Gabe eventually made his way over and stood beside her, stiff and quiet.
Andrew approached with Daisy. “Sorry, I don’t think we met?” he asked Gabe, leaning over to shake his hand. “I’m Andrew.”
“Oh, you work with Bella?”
Daisy cocked her head in anticipation, as if she were expecting Bella to jump in and correct him or explain they were dating, but she fell silent after glancing back and forth between them. An awkward silence descended as Andrew waited for the answer.
“Yes,” Gabe finally said.
Bella remained silent, too overwhelmed by the shaky anger inside, bursting to get out. If they were really involved in a relationship, he would’ve told her about the job. He deserved to feel rejected.
Just like her.
Daisy cleared her throat. “Bella, Gabe, Avery, and Taylor all work at Sunshine Bridal. They’re a pretty big deal and even got written up in some big magazines.”
“Cool,” Andrew said.
Bella jerked as she caught the look on Gabe’s face. A twist of pain and betrayal. His lips tightened, and he held his shoulders stiff, as if trying hard not to show how badly her silence had affected him.
Well, what had he expected? Why wouldn’t he tell her the truth? Did she owe him anything at this point?
“Excuse me,” Gabe said politely. He stepped away from the circle, walking across the deck while some more PTO moms drifted over to socialize. Bella tried to concentrate on the lively conversation, but Gabe’s face haunted her.
She needed to find him and talk.
She crossed the room, looking, but didn’t see him. She tapped Avery on the shoulder. “Have you seen Gabe?”
“He just left. Said something came up—everything okay?”
She raced off the boat and through the exit. She caught the sight of his lone figure heading to his car in the lot and called out his name. He waited for her, but when she reached him, his expression stopped her cold.
It was barren. Closed off. The usual light and pleasure in his gaze were now replaced by stone-cold resolution.
“Do you need something?”
She swallowed and hugged herself for warmth. “I’m sorry. I wanted to talk.”
He stared at her for a long time and then shook his head. A humorless laugh escaped his lips. “I’m sorry, too. For not realizing how hard this is for you.”
Her heart slammed against her chest. “It’s not. I was just angry and trying to get back at you.”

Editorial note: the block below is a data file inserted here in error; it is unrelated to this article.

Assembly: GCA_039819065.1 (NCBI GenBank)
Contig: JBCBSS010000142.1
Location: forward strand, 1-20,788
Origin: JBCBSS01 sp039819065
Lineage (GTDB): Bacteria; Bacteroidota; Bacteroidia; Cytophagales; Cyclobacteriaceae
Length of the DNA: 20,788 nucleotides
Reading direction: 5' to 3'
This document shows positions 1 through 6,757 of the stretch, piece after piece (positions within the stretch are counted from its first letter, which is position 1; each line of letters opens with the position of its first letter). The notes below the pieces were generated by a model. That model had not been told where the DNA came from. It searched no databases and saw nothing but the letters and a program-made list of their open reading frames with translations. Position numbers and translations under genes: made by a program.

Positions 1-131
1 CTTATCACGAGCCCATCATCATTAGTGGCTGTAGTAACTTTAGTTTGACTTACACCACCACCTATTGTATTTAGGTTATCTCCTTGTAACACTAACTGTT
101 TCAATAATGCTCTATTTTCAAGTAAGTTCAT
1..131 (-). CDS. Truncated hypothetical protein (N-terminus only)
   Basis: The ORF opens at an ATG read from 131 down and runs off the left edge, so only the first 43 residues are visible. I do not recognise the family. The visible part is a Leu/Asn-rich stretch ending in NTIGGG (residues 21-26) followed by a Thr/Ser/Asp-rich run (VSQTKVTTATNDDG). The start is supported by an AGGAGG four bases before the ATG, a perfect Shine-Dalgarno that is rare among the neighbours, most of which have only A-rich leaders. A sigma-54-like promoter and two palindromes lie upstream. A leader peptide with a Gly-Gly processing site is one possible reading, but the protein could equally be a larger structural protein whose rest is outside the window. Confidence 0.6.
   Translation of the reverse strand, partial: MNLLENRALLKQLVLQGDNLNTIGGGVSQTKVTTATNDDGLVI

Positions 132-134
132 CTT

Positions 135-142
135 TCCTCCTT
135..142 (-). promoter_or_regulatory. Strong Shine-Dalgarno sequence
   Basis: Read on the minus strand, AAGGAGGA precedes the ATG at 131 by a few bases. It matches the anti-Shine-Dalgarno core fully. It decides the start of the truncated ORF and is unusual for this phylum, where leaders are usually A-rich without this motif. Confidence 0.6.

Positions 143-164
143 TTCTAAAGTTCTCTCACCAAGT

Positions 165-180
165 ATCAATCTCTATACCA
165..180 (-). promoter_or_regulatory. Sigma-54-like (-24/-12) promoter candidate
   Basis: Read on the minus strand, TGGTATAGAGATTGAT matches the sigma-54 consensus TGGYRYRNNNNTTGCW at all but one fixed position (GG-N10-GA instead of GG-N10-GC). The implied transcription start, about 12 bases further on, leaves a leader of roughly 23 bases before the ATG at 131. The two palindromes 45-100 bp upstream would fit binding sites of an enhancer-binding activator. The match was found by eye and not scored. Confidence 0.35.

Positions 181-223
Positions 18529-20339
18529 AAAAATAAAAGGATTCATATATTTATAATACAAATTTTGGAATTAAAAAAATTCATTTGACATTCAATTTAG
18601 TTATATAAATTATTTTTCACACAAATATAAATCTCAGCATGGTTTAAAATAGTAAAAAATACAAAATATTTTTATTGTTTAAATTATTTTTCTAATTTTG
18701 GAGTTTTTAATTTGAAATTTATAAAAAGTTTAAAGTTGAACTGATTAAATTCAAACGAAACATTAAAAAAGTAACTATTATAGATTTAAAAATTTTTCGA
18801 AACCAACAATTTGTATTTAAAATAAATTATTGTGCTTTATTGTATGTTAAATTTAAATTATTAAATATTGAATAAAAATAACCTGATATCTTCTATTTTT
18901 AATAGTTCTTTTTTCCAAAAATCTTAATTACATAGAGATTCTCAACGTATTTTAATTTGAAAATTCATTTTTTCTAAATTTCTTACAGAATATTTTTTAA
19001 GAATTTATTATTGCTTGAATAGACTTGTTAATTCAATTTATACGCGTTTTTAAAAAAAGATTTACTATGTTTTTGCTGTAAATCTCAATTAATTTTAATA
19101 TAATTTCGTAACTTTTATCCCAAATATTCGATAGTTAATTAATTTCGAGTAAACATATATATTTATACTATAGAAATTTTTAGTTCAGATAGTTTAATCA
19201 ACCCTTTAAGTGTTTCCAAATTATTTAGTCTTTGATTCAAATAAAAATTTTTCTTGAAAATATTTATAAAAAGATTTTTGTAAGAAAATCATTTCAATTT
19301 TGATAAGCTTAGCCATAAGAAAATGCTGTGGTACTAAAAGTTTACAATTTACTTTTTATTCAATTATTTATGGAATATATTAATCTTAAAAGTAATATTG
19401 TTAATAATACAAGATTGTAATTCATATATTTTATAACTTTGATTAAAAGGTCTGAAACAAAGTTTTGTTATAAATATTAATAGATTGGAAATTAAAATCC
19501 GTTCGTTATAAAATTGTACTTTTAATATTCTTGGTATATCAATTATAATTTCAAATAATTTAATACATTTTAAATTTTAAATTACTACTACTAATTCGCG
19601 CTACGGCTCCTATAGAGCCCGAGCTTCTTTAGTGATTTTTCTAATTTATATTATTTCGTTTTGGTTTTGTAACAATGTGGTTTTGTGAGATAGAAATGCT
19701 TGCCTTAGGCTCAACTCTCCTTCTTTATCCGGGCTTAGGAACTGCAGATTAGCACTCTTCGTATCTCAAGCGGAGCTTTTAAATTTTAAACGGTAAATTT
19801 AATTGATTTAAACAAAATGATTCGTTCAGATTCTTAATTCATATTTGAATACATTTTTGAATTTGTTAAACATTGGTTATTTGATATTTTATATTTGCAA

The hurt ripped through her. “You lied to me. Endless Vows called. They said you’d interviewed for a position and they hadn’t heard back from you.”
He muttered a curse, then rubbed his head in frustration. “Dammit, I should’ve known they’d call. Palmer’s a smart SOB, and he wanted to make sure my current job knew I’d interviewed.”
A bitter laugh escaped. “Oh, so that’s the only thing you’re worried about? That your dirty little secret got spilled before you could tell us?”
“No. I was going to tell you, but much later. There was no reason to confuse us any further.”
Her jaw dropped. “Are you kidding me? Am I someone you now try to handle to have the least amount of messiness? How dare you do this to my family? My sisters trusted you—if you were so intent on going to some big-time company for money and glory, you could’ve warned us. Don’t you feel you owe us anything?”
“Bella, you don’t understand. I was never looking to leave. I got a call that the CEO wanted to interview me, and yeah, I felt like I owed it to myself to hear what he wanted. But I was never going to take the job. I love my work, and I love Cape May, and I love—” He stopped, his face a hard mask, emotions ruthlessly banked between that icy wall.
He loved her.
The unspoken statement ripped through her. What was happening? She’d been so sure of his intentions.
He cleared his throat and continued, “When did you get the call?”
“And you didn’t think to ask me right away? You waited until we were in a public place to finally show me you’ll never be ready for this relationship?”
She jerked back. “No! How do you think it felt to hear you were pursuing a job that would take you away after all of your declarations? I have a daughter to protect. This isn’t about just me, Gabe. You have the power to hurt Zoe in ways that you’ll never understand.”
His features softened with regret. “I’m sorry. I’d never hurt Zoe, or you, or your family. You mean too much to me. I didn’t want to tell you I’d turned down a job when you were trying to figure things out about us. I thought it would only muddy the issue. The job means nothing to me. The only thing I want, and have ever wanted, is you.”